According to Dickey, AGU hopes that other public and private organizations will embrace the STaRS concept. "The need surpasses what any one organization can fill," he says, "so we hope that other organizations will launch comparable programs. We also hope that funding agencies, such as the National Science Foundation and National Institutes of Health, will create STaRS options so that scientists can add STaRS Fellows to their research teams."
-end-


American Geophysical Union

Related Teachers Articles from Brightsurf:

AI teachers must be effective and communicate well to be accepted, new study finds
The increase in online education has allowed a new type of teacher to emerge -- an artificial one.

Future teachers more likely to view black children as angry, even when they are not
A new study of prospective teachers finds that they are more likely to interpret the facial expressions of Black boys and girls as being angry, even when the children are not angry.

Prospective teachers misperceive Black children as angry
Prospective teachers appear more likely to misperceive Black children as angry than white children, which may undermine the education of Black youth, according to new research published by the American Psychological Association.

Children who have difficult relationships with their moms are clingy towards teachers
Children who experience 'dependent' or clingy relationships with their preschool teachers tend to also have difficulties in their relationships with their mothers finds researchers at the NYU Steinhardt School of Culture, Education, and Human Development.

Research finds teachers just as likely to have racial bias as non-teachers
Research released today challenges the notion that teachers might be uniquely equipped to instill positive racial attitudes in children or bring about racial justice, without additional support or training from schools.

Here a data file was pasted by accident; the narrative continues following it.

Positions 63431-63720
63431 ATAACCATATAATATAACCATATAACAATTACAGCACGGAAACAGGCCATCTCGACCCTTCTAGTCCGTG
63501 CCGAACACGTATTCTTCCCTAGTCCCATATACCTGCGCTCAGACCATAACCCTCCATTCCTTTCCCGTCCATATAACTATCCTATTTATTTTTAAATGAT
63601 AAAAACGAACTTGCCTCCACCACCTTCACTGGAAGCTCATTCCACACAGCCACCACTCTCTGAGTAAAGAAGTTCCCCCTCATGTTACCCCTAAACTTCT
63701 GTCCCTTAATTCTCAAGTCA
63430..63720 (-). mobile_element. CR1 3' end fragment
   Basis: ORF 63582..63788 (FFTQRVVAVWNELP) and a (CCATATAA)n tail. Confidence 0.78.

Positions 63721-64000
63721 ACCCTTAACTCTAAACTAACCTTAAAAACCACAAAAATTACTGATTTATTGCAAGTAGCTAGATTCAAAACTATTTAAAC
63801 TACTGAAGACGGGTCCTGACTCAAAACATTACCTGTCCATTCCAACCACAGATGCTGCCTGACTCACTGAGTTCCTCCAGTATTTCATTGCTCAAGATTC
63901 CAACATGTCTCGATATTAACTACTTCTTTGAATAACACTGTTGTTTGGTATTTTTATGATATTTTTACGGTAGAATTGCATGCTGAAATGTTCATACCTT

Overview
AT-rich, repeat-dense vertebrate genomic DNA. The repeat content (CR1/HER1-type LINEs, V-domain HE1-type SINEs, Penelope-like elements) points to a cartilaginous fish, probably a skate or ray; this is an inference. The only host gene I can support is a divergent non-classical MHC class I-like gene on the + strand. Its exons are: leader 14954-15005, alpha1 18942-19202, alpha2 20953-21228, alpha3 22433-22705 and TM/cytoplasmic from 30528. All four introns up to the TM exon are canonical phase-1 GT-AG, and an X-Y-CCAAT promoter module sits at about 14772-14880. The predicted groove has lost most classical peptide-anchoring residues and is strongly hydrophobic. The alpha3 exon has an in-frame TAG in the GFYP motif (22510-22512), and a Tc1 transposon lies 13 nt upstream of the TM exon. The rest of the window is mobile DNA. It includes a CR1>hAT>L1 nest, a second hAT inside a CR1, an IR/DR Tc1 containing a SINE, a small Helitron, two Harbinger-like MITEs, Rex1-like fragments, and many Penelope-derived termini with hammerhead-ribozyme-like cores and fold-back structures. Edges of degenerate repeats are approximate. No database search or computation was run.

Young teachers happier but say hard work is unrewarded
Newly qualified teachers report higher levels of wellbeing and life satisfaction compared to other graduates, but are more likely to say hard work in Britain is unrewarded, according to UCL research.

Robots can learn how to support teachers in class sessions
New research conducted at the University of Plymouth shows that a robot can be programmed to progressively learn autonomous behaviour from human demonstrations and guidance.

Preschool teachers ask children too many simple questions
When preschool teachers read books in their classrooms, the questions they ask play a key role in how much children learn, research has shown.

Teachers predict pupil success just as well as exam scores
New research from King's College London finds that teacher assessments are equally as reliable as standardised exams at predicting educational success.

Teachers and Trump
Teachers felt immense pressure from school leaders and families to respond in a certain way -- or not at all -- in their classrooms following the 2016 presidential election, according to new research from Michigan State University.

Read More: Teachers News and Teachers Current Events
Brightsurf.com is a participant in the Amazon Services LLC Associates Program, an affiliate advertising program designed to provide a means for sites to earn advertising fees by advertising and linking to Amazon.com.